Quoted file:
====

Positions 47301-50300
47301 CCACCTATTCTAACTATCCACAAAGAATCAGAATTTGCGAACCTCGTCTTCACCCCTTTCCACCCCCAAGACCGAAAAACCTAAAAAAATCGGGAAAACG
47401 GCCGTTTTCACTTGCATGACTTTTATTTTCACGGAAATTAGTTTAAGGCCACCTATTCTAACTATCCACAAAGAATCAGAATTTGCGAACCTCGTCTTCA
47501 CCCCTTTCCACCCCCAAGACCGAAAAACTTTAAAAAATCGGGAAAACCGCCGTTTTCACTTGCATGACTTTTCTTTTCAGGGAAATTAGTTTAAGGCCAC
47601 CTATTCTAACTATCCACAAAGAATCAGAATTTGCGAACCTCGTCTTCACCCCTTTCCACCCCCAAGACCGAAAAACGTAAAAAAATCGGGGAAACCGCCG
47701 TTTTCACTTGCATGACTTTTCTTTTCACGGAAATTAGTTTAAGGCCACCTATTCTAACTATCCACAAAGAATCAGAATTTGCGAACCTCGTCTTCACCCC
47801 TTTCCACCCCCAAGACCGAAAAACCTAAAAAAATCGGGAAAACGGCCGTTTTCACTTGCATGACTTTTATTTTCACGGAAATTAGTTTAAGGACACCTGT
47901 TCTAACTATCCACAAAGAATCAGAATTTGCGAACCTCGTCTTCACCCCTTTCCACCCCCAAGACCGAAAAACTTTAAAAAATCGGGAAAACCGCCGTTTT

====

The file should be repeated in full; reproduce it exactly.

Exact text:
Positions 47301-50300
47301 CCACCTATTCTAACTATCCACAAAGAATCAGAATTTGCGAACCTCGTCTTCACCCCTTTCCACCCCCAAGACCGAAAAACCTAAAAAAATCGGGAAAACG
47401 GCCGTTTTCACTTGCATGACTTTTATTTTCACGGAAATTAGTTTAAGGCCACCTATTCTAACTATCCACAAAGAATCAGAATTTGCGAACCTCGTCTTCA
47501 CCCCTTTCCACCCCCAAGACCGAAAAACTTTAAAAAATCGGGAAAACCGCCGTTTTCACTTGCATGACTTTTCTTTTCAGGGAAATTAGTTTAAGGCCAC
47601 CTATTCTAACTATCCACAAAGAATCAGAATTTGCGAACCTCGTCTTCACCCCTTTCCACCCCCAAGACCGAAAAACGTAAAAAAATCGGGGAAACCGCCG
47701 TTTTCACTTGCATGACTTTTCTTTTCACGGAAATTAGTTTAAGGCCACCTATTCTAACTATCCACAAAGAATCAGAATTTGCGAACCTCGTCTTCACCCC
47801 TTTCCACCCCCAAGACCGAAAAACCTAAAAAAATCGGGAAAACGGCCGTTTTCACTTGCATGACTTTTATTTTCACGGAAATTAGTTTAAGGACACCTGT
47901 TCTAACTATCCACAAAGAATCAGAATTTGCGAACCTCGTCTTCACCCCTTTCCACCCCCAAGACCGAAAAACTTTAAAAAATCGGGAAAACCGCCGTTTT